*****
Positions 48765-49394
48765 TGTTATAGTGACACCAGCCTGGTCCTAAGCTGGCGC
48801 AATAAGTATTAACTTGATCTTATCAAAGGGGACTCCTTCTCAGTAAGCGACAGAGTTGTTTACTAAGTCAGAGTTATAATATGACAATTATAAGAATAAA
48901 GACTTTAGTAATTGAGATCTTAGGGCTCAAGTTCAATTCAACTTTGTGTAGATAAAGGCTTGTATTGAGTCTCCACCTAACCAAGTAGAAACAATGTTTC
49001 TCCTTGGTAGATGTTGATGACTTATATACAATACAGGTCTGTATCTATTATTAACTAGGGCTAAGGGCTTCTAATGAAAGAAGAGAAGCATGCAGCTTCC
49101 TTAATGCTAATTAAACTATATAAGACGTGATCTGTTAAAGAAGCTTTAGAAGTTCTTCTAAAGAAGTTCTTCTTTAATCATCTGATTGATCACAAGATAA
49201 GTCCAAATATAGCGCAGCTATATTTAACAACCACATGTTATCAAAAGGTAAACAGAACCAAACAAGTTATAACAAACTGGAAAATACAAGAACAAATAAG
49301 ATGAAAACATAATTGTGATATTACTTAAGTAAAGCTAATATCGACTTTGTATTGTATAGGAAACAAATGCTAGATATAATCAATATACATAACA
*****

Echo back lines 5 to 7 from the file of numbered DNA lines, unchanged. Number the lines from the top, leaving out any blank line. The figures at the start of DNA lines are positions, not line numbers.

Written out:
49001 TCCTTGGTAGATGTTGATGACTTATATACAATACAGGTCTGTATCTATTATTAACTAGGGCTAAGGGCTTCTAATGAAAGAAGAGAAGCATGCAGCTTCC
49101 TTAATGCTAATTAAACTATATAAGACGTGATCTGTTAAAGAAGCTTTAGAAGTTCTTCTAAAGAAGTTCTTCTTTAATCATCTGATTGATCACAAGATAA
49201 GTCCAAATATAGCGCAGCTATATTTAACAACCACATGTTATCAAAAGGTAAACAGAACCAAACAAGTTATAACAAACTGGAAAATACAAGAACAAATAAG